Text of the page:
Going for any sort of medical, diagnostic procedure in India is an experience by itself. With there being a sea of humanity waiting to be tested, screened, scanned, poked or probed; the staff doesn’t really care about small first-world things such as feelings, discretion, propriety etc.
Now don’t get me wrong, I have no grand illusions about me being a snowflake but at the same time I do get awkward if you are drinking chai or discussing which Shanti Sagar has the best chutney with four other people in the room when you are moving an ultrasound probe inside me.
I was undergoing my follicular study which basically means I was having a transvaginal ultrasound every week. Going to the same diagnostic center each week, establishes a strange relationship with those there. You don’t want to wave and shake hands in greetings of course, but neither can you waltz in with a poker face. So with awkward smiles, you sit and wait your turn.
Since the wait time typically for each of the scans is a minimum of two hours, I carry my Kindle and my laptop. I have been a silent listener to conversations around the modern day evils of technology, women in cities and the rise in infertility because of the use of laptops. I have no idea how laptops cause infertility in women unless one placed a searing hot Macbook on one’s abdomen and singed an ovary.
After about 10 pregnant women have gone in before me, I get called for my scan. Like a pro, I drop my pants and lie down waiting for the diagnostician to do her magic. The staff by now knows that I have been married for seven years and am sexually active therefore doesn’t feel the need to let me know before inserting a cold, lubricated probe inside me.
As I lie there being probed, my mind travels through a zillion places – why are there 4 additional women in the room (apart from the doctor and the lady who types up the report)? What kind of business model allows for it? This is like having that guy in the mall press a button for my parking ticket or like that guy who punches a hole in my receipt as I exit the department store. Oooh…I need to go to the supermarket to buy milk. Suddenly, the diagnostician says I have one follicle on my right ovary that seems to have grown well. I swell in pride as though I personally watered it and raised it to good health.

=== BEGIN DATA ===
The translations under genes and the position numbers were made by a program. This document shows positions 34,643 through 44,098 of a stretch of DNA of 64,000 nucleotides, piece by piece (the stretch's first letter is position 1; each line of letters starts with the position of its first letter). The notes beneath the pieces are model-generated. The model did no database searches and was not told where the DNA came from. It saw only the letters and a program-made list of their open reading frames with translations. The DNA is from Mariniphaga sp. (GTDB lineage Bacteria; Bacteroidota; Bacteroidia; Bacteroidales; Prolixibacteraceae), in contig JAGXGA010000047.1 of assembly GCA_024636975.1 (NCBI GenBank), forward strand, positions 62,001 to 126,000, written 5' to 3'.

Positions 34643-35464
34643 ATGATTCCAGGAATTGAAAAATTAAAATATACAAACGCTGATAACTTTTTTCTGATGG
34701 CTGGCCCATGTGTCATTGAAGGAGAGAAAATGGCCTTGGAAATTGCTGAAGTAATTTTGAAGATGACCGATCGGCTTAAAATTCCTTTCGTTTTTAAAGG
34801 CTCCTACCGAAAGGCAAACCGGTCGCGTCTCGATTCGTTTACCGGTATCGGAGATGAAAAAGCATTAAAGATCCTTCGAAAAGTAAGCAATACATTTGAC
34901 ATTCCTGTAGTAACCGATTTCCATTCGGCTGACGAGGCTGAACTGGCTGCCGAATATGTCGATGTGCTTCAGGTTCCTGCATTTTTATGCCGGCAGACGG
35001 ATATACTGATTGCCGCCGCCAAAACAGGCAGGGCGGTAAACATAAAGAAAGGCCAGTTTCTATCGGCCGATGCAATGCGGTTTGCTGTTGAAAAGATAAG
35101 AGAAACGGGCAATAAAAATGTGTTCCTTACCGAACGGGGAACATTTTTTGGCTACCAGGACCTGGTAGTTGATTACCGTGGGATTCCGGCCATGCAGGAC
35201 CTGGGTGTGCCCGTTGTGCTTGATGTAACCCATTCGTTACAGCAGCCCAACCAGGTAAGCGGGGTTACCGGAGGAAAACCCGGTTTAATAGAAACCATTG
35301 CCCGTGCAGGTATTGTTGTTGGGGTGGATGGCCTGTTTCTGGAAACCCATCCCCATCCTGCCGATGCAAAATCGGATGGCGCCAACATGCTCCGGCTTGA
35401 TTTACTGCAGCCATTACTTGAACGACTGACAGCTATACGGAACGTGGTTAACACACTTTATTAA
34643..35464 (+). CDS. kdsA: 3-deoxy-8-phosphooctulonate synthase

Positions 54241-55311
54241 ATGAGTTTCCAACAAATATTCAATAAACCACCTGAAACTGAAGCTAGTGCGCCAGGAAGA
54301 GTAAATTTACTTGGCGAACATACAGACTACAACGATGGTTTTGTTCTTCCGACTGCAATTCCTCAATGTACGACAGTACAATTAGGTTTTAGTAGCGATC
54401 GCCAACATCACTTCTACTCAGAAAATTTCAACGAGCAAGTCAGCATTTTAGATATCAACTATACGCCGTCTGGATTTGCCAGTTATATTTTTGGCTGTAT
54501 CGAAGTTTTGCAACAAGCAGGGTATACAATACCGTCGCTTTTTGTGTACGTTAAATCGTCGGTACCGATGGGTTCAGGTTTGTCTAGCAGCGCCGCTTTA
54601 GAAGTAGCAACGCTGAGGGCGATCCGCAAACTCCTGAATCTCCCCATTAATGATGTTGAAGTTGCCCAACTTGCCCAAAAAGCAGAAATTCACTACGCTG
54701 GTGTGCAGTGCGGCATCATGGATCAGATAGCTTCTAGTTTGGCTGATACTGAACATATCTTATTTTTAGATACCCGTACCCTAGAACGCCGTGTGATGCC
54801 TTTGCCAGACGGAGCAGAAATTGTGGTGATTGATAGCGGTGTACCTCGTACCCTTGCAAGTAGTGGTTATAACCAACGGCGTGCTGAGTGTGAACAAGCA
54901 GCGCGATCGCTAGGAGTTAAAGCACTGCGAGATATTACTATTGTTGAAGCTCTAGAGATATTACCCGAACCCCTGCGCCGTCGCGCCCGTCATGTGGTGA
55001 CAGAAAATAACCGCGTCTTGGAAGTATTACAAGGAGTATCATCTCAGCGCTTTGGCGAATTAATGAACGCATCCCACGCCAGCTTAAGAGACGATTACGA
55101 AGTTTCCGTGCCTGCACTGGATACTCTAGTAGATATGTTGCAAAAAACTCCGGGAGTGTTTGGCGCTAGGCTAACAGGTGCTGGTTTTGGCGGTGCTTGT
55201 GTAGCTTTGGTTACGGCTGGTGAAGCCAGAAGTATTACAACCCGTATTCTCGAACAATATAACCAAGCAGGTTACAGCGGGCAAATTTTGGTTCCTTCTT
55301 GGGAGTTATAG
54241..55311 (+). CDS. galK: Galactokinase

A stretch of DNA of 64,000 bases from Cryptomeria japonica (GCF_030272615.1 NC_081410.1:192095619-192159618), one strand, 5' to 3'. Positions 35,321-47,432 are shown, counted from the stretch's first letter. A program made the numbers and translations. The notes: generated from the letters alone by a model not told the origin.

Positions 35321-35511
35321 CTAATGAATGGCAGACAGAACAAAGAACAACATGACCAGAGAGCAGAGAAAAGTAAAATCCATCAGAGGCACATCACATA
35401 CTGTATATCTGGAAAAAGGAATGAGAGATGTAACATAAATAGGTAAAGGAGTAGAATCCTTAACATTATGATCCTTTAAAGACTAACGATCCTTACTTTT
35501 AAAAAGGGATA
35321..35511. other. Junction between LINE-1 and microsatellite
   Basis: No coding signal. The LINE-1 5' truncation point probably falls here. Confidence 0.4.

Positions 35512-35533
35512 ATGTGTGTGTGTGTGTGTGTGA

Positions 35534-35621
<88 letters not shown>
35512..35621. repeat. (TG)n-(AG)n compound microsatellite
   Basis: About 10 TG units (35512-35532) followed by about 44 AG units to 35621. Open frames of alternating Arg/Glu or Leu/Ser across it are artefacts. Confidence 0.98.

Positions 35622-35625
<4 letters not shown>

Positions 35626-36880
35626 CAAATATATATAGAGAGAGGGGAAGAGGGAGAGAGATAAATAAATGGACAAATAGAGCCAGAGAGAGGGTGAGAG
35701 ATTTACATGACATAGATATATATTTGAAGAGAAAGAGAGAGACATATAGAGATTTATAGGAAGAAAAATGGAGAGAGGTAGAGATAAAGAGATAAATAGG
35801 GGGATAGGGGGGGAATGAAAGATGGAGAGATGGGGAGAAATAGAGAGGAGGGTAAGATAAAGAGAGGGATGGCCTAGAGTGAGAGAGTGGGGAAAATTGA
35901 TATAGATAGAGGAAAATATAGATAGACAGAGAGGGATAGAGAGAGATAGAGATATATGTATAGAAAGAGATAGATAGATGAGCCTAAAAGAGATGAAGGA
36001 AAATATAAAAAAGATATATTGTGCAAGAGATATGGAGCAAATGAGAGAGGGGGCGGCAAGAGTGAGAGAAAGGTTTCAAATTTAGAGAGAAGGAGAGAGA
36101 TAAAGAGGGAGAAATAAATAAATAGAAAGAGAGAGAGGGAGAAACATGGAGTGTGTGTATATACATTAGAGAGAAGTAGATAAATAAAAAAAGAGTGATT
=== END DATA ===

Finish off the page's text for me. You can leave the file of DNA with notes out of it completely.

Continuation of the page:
After a few more pokes and prods, I am sent my way with my follicle report card and me red with hope and pride about my ovary’s superb performance.
The next day I receive a call from a call center associated with the diagnostic clinic asking me to rate the experience of my procedure on a scale of 1 – 5. I incredulously asked the woman on the other side, if she was aware of the procedure I went through. She said, “Yes madam, this is to get feedback on your TVS scan on xyz date.” I thought back about the coldness and vague aches due to the prodding but I also remembered that’s about as much action I was getting that week since husband dearest was busy trekking the Himalayas then.
I replied with utmost seriousness, “Since my husband wasn’t in town this week, I will give you a 3.” The woman completely unflappable made me repeat it and typed the score and my comment. She thanked me for my positive feedback and hoped that I will continue to avail of the services in their clinics.
I still don’t know if this is being aired on some radio channel or some TV network as one of those prank calls. So if you do hear of it on air some place, let me know.
If it is not a prank, I am seriously amazed by the customer centricity of this chain and weird as it is, feel like a valued customer. Maybe they have a Facebook page I can Like.